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Child vendors selling drugs on the increase in Kabul

Child vendors selling drugs on the increase in Kabul

Aug 29, 2018 - 08:34

KABULinfo-icon (PAYK/Pajhwok): ‘Chewing gum is for 100 afghanis, cigarette for 50 afghanis and tablet from 500 to 1,000 afghanis…these are nicknames given to hashish, heroin and Tablet K being sold by a 12-year-old boy on a crowded Kabul street.

The child vendor earns from 500 to 1,000 afghanis from his business per day in one of the most crowded areas falling in the jurisdiction of the first police district of Kabul.

His alias name is Ahmad and he owns a handcart on which he apparently sells drinks, but his costumers recognize him from some old and empty bottles on his handcart covered with a red tarpaulin.

Ahmad says dozens of addicted and non-addicted customers buy narcotics from him; but he sold the drugs under fake names such as chewing gum, cigarette, tablet, etc.

The boy was found after a long search and to gain his trust, a packet of ‘chewing gum’ (heroin) and a dozen of cigarette (hashish) were purchased from him, but he realized he was talking to the media.

 “I know it is illegal, but this is our main income source to buy food for ourselves,” he said.

His interaction and movements showed he would not speak further about selling drugs.

Like Ahmad many children aged 10 to 15 years old are involved in selling drugs by fake names in Kabul.

Kabul police also confirm the number of children selling narcotics under different names has drastically increased.

Easy access to buyers

The unprecedented increase in the population of drug addicts in every street and road of Kabul has worried the residents who believe narcotics smugglers and traders use children for being inexpensive.

Kabul police also confirm the increase in child vendors selling narcotics and say they have detained such children in the 12th, 11th, fourth, second and eight police districts.

Kota-i-Sangi and Pul-i-Surkh areas of Kabul are two popular areas for drug addicts. Child vendors say they sell drugs to addicts in the mentioned areas.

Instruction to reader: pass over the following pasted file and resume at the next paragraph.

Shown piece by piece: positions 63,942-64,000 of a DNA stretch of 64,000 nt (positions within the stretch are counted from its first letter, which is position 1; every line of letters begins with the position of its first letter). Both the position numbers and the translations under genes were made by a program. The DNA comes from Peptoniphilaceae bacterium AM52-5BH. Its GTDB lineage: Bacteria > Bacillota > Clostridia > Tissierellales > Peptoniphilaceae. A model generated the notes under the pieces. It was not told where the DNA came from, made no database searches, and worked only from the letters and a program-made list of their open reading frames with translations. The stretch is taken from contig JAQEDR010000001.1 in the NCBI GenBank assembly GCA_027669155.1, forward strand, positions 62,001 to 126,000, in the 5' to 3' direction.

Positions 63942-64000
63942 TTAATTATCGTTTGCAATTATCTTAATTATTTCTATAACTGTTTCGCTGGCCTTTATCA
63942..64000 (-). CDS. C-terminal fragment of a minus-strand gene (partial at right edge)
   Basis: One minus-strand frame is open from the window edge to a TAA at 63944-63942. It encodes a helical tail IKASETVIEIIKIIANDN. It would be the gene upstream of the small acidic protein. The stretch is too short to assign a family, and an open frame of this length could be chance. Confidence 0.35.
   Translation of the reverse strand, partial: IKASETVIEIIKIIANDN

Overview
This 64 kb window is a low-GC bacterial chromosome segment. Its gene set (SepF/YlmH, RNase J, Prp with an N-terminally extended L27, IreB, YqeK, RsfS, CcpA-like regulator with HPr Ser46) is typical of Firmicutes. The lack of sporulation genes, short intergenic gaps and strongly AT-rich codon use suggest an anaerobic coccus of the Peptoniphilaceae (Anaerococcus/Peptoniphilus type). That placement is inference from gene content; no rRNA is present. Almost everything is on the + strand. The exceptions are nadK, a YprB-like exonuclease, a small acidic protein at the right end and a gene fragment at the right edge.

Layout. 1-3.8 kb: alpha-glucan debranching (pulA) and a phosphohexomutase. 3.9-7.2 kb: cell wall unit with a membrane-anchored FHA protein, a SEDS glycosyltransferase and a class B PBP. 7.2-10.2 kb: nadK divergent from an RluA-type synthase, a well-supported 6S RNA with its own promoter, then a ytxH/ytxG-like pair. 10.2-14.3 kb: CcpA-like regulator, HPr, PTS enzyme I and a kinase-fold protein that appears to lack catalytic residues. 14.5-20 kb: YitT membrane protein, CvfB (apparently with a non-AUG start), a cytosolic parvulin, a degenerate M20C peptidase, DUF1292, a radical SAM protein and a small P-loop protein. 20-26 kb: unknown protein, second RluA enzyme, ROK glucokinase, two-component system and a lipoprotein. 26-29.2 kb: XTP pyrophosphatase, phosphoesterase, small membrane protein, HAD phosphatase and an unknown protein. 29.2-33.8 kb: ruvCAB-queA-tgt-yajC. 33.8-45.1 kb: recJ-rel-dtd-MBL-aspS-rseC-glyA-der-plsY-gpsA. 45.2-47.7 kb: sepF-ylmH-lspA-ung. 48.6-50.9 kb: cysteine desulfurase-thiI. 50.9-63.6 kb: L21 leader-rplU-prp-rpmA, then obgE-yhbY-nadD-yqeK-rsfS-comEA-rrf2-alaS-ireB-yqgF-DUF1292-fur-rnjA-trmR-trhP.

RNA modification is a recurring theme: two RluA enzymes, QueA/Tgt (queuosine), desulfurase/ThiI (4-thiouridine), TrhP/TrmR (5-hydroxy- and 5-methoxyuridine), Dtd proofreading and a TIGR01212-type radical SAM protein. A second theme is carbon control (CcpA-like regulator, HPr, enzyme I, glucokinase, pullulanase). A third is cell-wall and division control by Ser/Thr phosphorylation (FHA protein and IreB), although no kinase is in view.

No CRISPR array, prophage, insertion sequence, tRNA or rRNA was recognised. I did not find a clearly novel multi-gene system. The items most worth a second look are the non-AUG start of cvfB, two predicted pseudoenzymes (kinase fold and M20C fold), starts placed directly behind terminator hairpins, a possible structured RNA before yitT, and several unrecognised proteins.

Some of these children claim armed men in military uniform supplied them drugs in tinted vehicles at specific areas and times. But the children did not know the identity and location of the armed men.

This scribe repeatedly met Milad (not real name), a 15-year-old boy who sells drugs with his father and a small brother in Shahr-i-Naw area of Kabul, in order to get a clue of the major drug dealers, but he used to ignore talking about it and said he did not know them.

“We have been doing this business for the past four to five years, but we do not know from where the supplies come, they get changed with time,” he said.

Milad’s father and his little brother were apparently busy selling tea in Shahr-i-Naw Park but Milad himself distributed drugs to addicts and non-addicted customers and even supplied the drugs at residences.

He said he did not believe a child of his age could be engaged in drug trade when he first started selling the substance. He said many children were involved in the business in several parts of Kabul.

Most of these drug selling children are in Kota-i-Sangi, Pul-i-Sukhta, Cinema-i-Pamir, Karta-i-Naw, Arzan Qimat, Shahr-i-Naw, Sara-i-Shamali and in areas where most of drug addicts live.

After chatting with many child drug dealers, a family of five members (father, mother, two sons and a daughter) was found addicted to drug and involved in selling it in the fifth police district of Kabul.

Mirwais, 10, the youngest in the family, said: “I would sell plastic bags in the past and would hardly earn up to 30 to 40 afghanis, but now I can earn 200 to 300 afghanis a day.”

He said he and all his family members consumed opium at night and his father and mother used heroin. He has to work until he is able to spare one packet of heroin for his father and buy food for himself in a day. Mirwais said other family expenses were provided by his sister and elder brother.

However, attempts at finding his elder family members failed and Mirwais’s father refused to talk and even warned: “Go from here, you are a woman and it is not good for you to be here.”